Upper airway differences between Class II and Class III children

We read the article by Dr Tomonori Iwasaki et al (Iwasaki T, Sato H, Suga H, Takemoto Y, Inada E, Saitoh I, et al. Relationships among nasal resistance, adenoids, tonsils, and tongue posture and maxillofacial form in Class II and Class III children. Am J Orthod Dentofacial Orthop 2017;151:929-40) about differences of upper airway factors between Class II and Class III children.

We were interested in the study since the influence of the upper airway on developing children has begun to draw more attention. Many studies also have shown that the impact of respiratory obstruction on facial growth could be prominent in growing patients. As shown in the Material and methods section, subjects between 7 and 12 years of age were chosen. Since the size of adenoids might change as children in the mixed dentition grow up, was there any other consideration for choosing them as the subjects? Could children in the early permanent dentition be subjects?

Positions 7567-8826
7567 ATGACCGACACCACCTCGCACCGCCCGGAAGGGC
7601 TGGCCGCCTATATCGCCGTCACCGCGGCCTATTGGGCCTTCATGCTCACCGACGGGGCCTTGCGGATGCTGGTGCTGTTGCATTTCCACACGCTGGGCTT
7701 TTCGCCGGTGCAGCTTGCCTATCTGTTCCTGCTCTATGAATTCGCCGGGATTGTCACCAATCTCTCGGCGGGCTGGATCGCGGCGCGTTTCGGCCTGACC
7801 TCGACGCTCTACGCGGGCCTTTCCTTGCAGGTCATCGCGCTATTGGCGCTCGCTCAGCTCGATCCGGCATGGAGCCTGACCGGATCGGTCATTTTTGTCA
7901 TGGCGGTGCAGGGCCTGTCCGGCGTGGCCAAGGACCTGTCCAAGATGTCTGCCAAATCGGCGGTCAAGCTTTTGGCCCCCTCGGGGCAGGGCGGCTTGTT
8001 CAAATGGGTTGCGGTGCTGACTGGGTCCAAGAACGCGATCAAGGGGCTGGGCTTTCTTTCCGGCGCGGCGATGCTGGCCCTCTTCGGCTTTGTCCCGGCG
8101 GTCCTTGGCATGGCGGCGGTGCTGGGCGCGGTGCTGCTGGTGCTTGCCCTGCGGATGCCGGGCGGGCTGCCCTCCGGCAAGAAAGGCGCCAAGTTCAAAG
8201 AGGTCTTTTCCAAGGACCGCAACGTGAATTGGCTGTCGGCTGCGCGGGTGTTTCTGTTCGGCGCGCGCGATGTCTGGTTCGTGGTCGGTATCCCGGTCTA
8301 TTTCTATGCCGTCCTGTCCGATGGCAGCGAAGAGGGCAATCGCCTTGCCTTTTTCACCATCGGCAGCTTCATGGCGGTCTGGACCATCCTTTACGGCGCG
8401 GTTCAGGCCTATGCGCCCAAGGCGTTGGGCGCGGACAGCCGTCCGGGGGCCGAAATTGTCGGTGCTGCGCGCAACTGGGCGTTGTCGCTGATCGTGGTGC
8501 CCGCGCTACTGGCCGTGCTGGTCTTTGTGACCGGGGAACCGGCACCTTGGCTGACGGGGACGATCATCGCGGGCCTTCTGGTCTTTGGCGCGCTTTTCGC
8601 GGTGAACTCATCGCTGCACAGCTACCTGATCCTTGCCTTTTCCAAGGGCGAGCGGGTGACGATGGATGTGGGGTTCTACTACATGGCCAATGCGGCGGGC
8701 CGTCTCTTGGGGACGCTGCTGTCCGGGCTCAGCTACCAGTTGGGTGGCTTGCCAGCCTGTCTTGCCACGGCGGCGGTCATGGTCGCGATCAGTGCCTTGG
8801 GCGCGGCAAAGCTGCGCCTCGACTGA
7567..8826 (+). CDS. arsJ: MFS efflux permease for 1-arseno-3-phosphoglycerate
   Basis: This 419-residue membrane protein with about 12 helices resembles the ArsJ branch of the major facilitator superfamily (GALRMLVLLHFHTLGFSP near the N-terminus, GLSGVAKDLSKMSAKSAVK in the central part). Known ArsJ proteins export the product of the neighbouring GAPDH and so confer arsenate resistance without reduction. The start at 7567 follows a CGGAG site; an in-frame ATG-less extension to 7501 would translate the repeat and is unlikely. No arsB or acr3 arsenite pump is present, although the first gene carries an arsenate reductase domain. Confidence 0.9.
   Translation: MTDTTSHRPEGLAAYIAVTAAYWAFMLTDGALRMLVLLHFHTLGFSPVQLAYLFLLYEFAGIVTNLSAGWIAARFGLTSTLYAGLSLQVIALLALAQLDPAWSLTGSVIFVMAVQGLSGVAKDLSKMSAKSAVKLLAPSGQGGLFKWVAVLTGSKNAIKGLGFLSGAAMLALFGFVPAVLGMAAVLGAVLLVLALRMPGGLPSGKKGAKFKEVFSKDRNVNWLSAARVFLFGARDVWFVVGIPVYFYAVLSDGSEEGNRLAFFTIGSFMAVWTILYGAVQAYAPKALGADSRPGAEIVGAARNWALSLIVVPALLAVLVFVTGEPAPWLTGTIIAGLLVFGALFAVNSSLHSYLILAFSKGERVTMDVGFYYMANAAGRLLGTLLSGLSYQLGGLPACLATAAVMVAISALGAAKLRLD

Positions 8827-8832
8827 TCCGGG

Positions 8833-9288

Constriction of the maxillary dentition was found in the study to be associated with nasal obstruction, inferior tongue posture, and enlarged tonsils. Since young children might not be cooperative, was there an optimal time to correct tongue posture and nasal obstruction to prevent the maxillary dentition constriction?

Upper airway changes between preorthodontic and postorthodontic treatment in the subjects also attracted our attention. Might there be any correlation between the upper airway and the fine retention? We appreciated the authors’ efforts to share the experience with the readers.

The viewpoints expressed are solely those of the author(s) and do not reflect those of the editor(s), publisher(s), or Association.

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Dec 19, 2018 | Posted by in Orthodontics | Comments Off on Upper airway differences between Class II and Class III children
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